Once upon a time (in fact, for most of the time that humans have been on earth), humans lived in tight-knit bands among their kin groups. Such bands were generally no larger than fifty people. Men hunted after game; women foraged for food and tended to the children. It was a time of both “astonishing adventure” and “profound indolence.” All the necessaries of life were “afforded from love, from gratitude, from friendship, and esteem,” and “all the different members of it [were] bound together by the agreeable bands of love and affection.” From the distant view we have of hunter-gatherer society, it can appear an idyllic time in human history.
It can look particularly idyllic in contrast to our modern age. We live in nuclear families and might only see distant relatives once a year or so. We no longer rely on a small kin-group for what we want in life. Instead, we wake up every morning, go to an office filled with people we are not related to and then go to grocery stores and shopping malls where we seek to engage the self-interest of total strangers in order to get what we want. Our society is held together “by a mercenary exchange of good offices according to an agreed valuation,” as Adam Smith would describe it.
Television has long allowed us to reflect on the comic awkwardness of the modern working world. One of the best was named, unassumingly, The Office. For those uninitiated: The Office revolved around the inner-workings of a small paper company in Scranton, Pennsylvania. Steve Carell starred as the boss whose unrelenting desire to be loved by his employees, combined with his poor social skills, frequently led to painfully awkward situations. Beyond Carell’s hijinks, the show also involved several romantic sub-plots, power struggles, and, in general, stories of friendship and belonging. Indeed, far from presenting a desolate wasteland where white-collar employees worked their lives away, The Office showed that the modern workplace could be lively and fulfilling.
Adam Smith, though he could not possibly have foreseen the invention of the “workplace sitcom,” did foresee that modern, commercial workplaces could give occasion to friendship – even something like family. Smith recognized that in poorer societies, like the hunter-gatherer bands of yore, “all the different branches of the same family commonly chuse to live in the neighbourhood of one another,” but, as nations grew wealthier, “the descendants of the same family, having no such motive for keeping together, naturally separate and disperse…”.
Smith recognized that nostalgic readers of his time might bemoan this change to a less intimate society. Indeed, many today tend to view commercial society as lonely. But Smith saw that intimate bonds of affection could still persist in a world of commerce:
Among well-disposed people the necessity or conveniency of mutual accommodation very frequently produces a friendship not unlike that which takes place among those who are born to live in the same family. Colleagues in office, partners in trade, call one another brothers, and frequently feel towards one another as if they really were so. Their good agreement is an advantage to all; and, if they are tolerably reasonable people, they are naturally disposed to agree. We expect that they should do so; and their disagreement is a sort of a small scandal.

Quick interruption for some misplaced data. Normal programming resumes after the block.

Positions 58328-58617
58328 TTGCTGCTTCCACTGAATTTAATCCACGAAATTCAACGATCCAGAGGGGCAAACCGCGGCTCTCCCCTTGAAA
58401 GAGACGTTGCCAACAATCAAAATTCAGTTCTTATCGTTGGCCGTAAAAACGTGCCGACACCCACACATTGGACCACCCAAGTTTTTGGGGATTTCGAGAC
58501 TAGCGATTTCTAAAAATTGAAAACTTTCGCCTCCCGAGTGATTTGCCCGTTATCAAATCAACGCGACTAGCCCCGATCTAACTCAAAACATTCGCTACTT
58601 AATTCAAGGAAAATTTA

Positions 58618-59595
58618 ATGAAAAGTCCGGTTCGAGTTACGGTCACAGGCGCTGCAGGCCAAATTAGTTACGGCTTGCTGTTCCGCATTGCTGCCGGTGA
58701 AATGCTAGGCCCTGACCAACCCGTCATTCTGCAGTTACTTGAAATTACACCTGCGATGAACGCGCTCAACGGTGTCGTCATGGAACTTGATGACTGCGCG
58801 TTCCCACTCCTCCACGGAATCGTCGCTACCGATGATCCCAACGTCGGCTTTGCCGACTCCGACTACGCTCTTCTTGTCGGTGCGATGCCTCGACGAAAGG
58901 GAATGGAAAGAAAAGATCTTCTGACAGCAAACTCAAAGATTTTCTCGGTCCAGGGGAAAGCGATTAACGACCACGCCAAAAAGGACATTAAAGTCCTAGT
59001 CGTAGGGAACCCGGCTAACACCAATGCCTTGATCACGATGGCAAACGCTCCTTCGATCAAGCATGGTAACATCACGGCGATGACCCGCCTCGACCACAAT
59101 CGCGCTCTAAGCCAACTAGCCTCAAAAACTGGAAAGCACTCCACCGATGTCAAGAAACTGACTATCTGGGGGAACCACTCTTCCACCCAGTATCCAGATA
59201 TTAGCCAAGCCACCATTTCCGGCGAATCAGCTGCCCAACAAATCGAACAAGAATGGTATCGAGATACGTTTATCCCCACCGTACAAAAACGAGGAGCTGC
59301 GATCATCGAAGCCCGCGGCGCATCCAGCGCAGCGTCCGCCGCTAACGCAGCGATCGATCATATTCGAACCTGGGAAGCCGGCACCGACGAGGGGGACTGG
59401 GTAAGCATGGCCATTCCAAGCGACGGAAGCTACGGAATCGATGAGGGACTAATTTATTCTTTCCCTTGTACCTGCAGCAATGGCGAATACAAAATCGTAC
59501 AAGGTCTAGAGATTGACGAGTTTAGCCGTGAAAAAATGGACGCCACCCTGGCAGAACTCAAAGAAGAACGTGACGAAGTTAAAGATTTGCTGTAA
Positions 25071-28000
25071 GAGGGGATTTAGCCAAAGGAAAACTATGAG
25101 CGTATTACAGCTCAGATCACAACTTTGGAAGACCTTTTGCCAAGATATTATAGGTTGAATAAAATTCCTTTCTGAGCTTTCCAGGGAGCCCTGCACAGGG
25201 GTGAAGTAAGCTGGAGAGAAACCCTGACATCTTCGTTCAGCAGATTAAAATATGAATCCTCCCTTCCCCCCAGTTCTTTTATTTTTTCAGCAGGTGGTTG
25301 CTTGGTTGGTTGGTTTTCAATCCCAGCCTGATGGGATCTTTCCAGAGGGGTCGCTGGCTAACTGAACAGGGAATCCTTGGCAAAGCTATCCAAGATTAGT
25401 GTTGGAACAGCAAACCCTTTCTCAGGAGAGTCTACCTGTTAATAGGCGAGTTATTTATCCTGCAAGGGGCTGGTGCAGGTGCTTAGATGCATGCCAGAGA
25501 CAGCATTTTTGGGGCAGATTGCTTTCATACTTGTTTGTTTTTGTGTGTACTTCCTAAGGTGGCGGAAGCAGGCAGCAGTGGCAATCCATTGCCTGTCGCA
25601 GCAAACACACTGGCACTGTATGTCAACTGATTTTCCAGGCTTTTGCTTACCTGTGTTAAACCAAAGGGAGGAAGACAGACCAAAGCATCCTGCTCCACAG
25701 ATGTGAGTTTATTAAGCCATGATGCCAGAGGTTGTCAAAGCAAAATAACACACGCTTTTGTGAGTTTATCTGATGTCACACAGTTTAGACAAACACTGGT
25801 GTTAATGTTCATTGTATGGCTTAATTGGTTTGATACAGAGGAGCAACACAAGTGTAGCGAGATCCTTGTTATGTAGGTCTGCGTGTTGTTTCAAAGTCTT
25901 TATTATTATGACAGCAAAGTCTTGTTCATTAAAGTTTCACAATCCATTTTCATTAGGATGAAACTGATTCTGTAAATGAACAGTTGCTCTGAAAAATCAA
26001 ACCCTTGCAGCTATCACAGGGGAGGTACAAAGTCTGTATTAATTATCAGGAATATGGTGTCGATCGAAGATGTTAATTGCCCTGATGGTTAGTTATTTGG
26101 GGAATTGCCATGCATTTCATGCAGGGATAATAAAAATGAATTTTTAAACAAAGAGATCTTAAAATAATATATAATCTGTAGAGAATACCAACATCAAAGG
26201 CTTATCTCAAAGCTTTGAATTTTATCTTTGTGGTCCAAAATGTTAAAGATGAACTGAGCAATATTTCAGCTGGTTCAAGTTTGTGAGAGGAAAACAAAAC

Smith recognized that affection was built on habituation, not blood. People who frequently do business with one another will also frequently have occasion to learn about each other. Although not all commercial relationships become friendships, such relationships at least set the stage for friendship.
Take the relationship of Jim and Dwight from The Office. In season one, it was adversarial. Dwight would overstep the bounds of propriety; Jim would bring him back to reality through some prank. With time, however, they grew to be friends. Dwight steadily became more normal, and Jim learned to empathize with his socially stunted co-worker.
Of course, one might reasonably object that the hunter-gatherer band was still a far more intimate setting than the modern office. This objection is correct. But what modern humans have lost in intimacy, we’ve gained in autonomy. If someone is unhappy in their current work-situation, then there’s at least a good chance they can get a new job within a year’s time. However, if someone became unhappy with their hunter-gatherer band, they would have difficulty finding acceptance in another.
The lesson we can glean from Adam Smith and our modern workplace sitcom is that friendship can develop in any situation where habitual interactions occur. We’ll never return to the romanticized age of the hunter-gatherer tribe, but we probably wouldn’t want to either.
Some Possible Questions for Discussion
1. Does the development of friendships in the modern workplace serve as a partial antidote to the deadening effect of the division of labor?
2. Are there television shows you can think of that argue against the workplace as a creator of friendships?
3. Do you think it is correct to characterize hunter-gatherer kin group bands as held together by affection rather than by necessity? Why?
 Smith, EPS, p. 251
 TMS, p. 85
 TMS, p. 86
 I’ll be referring to the American version, which I thought was obviously superior. Television is not any funnier just because the actors have British accents.
 TMS, p. 223
 TMS, p. 223-224